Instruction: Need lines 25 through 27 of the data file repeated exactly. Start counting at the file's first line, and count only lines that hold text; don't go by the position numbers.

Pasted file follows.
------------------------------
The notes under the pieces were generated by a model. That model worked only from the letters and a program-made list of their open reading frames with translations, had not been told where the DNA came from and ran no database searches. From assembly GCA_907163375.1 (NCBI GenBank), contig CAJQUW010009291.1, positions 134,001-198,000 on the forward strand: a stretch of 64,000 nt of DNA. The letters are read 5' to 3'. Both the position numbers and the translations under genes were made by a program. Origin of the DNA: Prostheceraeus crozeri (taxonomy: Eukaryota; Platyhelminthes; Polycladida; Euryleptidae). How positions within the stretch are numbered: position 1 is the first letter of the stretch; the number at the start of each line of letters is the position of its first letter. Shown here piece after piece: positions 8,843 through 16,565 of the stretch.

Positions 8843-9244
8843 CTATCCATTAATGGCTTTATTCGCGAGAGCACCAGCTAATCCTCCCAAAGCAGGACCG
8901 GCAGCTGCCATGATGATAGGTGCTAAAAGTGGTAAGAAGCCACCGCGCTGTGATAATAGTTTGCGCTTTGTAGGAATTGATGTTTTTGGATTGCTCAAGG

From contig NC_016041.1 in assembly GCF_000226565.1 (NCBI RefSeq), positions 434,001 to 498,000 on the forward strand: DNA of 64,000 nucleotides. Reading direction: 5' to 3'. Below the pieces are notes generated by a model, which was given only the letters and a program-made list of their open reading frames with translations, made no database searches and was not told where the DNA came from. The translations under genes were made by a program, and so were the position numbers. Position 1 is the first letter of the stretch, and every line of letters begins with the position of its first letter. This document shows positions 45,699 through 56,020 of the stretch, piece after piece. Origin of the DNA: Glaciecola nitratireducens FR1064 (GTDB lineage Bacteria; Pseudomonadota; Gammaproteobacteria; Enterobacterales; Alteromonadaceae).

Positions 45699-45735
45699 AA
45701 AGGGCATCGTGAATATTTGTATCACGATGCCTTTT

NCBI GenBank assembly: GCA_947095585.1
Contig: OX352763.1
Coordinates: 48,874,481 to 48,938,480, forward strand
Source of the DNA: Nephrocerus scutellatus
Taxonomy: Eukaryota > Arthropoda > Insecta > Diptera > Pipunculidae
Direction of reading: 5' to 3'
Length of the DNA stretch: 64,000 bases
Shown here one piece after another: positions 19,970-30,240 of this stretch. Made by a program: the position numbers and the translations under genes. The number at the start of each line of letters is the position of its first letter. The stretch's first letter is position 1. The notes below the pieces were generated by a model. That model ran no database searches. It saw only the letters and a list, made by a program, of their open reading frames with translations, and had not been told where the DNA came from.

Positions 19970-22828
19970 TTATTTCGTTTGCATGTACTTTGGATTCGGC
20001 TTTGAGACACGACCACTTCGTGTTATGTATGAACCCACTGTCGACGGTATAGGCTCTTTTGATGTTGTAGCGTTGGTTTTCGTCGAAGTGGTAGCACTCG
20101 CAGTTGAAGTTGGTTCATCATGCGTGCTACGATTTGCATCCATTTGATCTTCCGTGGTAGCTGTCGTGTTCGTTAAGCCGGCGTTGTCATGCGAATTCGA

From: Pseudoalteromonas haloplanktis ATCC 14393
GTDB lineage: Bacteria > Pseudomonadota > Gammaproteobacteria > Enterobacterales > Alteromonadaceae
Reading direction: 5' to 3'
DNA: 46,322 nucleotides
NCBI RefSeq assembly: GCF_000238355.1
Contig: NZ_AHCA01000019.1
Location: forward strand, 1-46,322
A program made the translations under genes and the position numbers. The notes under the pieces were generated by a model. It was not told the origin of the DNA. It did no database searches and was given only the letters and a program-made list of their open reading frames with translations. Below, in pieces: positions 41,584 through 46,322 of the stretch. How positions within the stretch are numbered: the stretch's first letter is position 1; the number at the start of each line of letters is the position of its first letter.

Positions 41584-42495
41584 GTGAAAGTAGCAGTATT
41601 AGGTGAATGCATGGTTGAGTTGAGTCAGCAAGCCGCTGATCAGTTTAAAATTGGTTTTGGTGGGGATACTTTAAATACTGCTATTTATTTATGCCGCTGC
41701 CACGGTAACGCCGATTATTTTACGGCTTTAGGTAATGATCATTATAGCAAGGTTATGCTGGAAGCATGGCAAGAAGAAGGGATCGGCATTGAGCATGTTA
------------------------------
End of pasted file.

NCBI RefSeq assembly: GCF_000238355.1
Contig: NZ_AHCA01000019.1
Location: forward strand, 1-46,322